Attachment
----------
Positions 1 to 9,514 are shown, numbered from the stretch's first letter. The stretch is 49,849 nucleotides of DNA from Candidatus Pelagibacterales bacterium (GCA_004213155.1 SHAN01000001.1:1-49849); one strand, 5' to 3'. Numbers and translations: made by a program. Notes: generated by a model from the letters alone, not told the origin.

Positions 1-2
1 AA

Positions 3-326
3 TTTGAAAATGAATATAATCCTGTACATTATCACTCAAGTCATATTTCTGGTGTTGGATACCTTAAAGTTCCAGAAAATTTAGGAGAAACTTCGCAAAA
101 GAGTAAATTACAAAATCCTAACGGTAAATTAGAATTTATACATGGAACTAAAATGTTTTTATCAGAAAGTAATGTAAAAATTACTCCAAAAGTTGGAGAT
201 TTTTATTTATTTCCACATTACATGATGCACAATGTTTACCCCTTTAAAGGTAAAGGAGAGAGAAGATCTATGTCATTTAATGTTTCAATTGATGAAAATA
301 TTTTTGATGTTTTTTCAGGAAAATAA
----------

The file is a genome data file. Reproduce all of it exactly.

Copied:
Positions 1 to 9,514 are shown, numbered from the stretch's first letter. The stretch is 49,849 nucleotides of DNA from Candidatus Pelagibacterales bacterium (GCA_004213155.1 SHAN01000001.1:1-49849); one strand, 5' to 3'. Numbers and translations: made by a program. Notes: generated by a model from the letters alone, not told the origin.

Positions 1-2
1 AA

Positions 3-326
3 TTTGAAAATGAATATAATCCTGTACATTATCACTCAAGTCATATTTCTGGTGTTGGATACCTTAAAGTTCCAGAAAATTTAGGAGAAACTTCGCAAAA
101 GAGTAAATTACAAAATCCTAACGGTAAATTAGAATTTATACATGGAACTAAAATGTTTTTATCAGAAAGTAATGTAAAAATTACTCCAAAAGTTGGAGAT
201 TTTTATTTATTTCCACATTACATGATGCACAATGTTTACCCCTTTAAAGGTAAAGGAGAGAGAAGATCTATGTCATTTAATGTTTCAATTGATGAAAATA
301 TTTTTGATGTTTTTTCAGGAAAATAA